Is Teaching a Liveable Wage? Why Educators Need Second Jobs to Survive.

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Young woman with stack pile of books and piggy bank full of debt rethinking future career path









I’m sure everyone remembers that one teacher who really inspired you to achieve bigger and greater. What if I told you that the same teacher must get two another job just to pay make ends meet.

The salary vs that actual job -The teacher pays penalty.

Teaching is incredibly demanding. Teachers wear many hats – caregiver, social worker, therapist, safety monitor, and more. Despite their love for the job, many realize they could earn double in other sectors. Who’s to blame for the low pay?

Teachers’ strikes

Recent strikes in many schools highlight the deep-seated issues within the teaching sector. From pervasive student bullying to budget cuts, educators are facing numerous challenges. A teaching union reveals a troubling trend: members are working up to 25 hours of unpaid overtime per week, feeling “morally blackmailed.”

Despite their dedication, many teachers struggle to make ends meet, often taking on second jobs. A survey by the National Education Union (NEU) paints a stark picture:

  • 85% feel underpaid given their skills and workload, with only 7% considering their pay fair.
  • Financial worries plague 56% of educators, while 39% express some concern about meeting bills.

These findings underscore the urgent need for systemic reforms to support teachers and ensure quality education for all.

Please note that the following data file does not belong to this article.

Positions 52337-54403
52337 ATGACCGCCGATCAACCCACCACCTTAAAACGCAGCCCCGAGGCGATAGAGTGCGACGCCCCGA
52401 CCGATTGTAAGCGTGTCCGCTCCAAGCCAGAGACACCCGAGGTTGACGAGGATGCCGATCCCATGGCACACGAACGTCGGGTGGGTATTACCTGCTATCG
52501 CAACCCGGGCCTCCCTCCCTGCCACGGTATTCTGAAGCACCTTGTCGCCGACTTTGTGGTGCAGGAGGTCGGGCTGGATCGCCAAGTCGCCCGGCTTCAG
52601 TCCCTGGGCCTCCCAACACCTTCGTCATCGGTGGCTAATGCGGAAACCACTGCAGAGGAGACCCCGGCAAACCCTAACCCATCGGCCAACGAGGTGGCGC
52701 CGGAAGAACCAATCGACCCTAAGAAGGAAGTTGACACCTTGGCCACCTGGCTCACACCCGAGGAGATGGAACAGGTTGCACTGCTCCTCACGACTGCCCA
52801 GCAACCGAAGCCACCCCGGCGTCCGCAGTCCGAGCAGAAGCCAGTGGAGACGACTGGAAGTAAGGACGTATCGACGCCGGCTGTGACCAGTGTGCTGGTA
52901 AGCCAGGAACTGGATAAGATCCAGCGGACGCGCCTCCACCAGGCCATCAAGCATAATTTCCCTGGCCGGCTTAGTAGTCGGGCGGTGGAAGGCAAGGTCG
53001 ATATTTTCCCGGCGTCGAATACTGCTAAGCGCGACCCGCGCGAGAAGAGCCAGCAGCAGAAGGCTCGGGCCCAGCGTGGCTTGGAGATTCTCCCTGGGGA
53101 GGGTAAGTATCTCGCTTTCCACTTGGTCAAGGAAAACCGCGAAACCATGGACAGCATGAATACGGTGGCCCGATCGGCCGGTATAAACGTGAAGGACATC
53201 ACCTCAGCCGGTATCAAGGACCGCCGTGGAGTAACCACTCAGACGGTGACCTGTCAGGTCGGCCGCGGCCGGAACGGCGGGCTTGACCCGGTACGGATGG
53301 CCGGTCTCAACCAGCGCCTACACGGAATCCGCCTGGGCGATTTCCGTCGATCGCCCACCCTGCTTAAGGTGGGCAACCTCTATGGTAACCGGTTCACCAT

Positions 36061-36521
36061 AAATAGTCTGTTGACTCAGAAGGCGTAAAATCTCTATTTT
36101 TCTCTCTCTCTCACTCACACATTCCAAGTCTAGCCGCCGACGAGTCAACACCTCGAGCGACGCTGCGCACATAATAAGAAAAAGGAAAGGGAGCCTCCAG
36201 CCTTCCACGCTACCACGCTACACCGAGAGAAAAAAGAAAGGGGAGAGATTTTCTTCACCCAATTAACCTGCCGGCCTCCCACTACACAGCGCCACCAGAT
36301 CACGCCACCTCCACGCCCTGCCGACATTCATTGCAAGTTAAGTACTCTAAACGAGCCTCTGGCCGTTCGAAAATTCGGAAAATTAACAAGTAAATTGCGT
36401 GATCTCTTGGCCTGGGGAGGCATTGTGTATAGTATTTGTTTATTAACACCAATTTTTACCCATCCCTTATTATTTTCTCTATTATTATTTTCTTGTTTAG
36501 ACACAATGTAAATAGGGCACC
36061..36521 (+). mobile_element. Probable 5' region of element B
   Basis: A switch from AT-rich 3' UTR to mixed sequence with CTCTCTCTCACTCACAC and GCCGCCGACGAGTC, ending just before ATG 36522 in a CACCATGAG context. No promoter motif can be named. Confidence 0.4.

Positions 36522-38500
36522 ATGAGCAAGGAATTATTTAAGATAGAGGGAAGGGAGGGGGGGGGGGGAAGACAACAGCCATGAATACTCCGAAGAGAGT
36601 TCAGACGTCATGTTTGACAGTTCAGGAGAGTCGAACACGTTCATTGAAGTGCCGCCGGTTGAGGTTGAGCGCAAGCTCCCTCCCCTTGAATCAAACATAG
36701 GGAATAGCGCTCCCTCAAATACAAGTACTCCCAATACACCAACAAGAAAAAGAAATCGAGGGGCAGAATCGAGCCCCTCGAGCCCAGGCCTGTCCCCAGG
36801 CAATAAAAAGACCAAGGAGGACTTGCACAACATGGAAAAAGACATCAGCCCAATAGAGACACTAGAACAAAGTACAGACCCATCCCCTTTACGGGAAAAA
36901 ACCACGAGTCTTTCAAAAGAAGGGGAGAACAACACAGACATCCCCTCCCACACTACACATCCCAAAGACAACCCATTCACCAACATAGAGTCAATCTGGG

Why is teachers’ pay so low?

Teaching, historically viewed as a predominantly feminine career, faces gender pay disparities. With inflation on the rise, schools implement budget cuts, with staffing costs, notably teacher salaries, bearing the brunt. Unfortunately, pay increases fail to keep pace with inflation, diminishing teachers’ purchasing power.

Contrary to the misconception of teaching being confined to classrooms, many educators work extensive hours beyond the norm. Shockingly, 22% report working 60 hours or more weekly, while two in five UK teachers work 26 hours unpaid each week.

Patrick Roach, General Secretary of the NASUWT teaching union, aptly describes this situation as “daylight robbery,” noting that teachers lose an average of £15,000 yearly in unpaid overtime.

The situation is exacerbated by gender pay disparities and budget cuts, with teacher salaries failing to keep up with inflation. Many educators work extensive unpaid overtime, losing up to £15,000 annually. These findings emphasize the need for systemic reforms to support teachers and ensure quality education for all, recognizing the crucial role teachers play in society.

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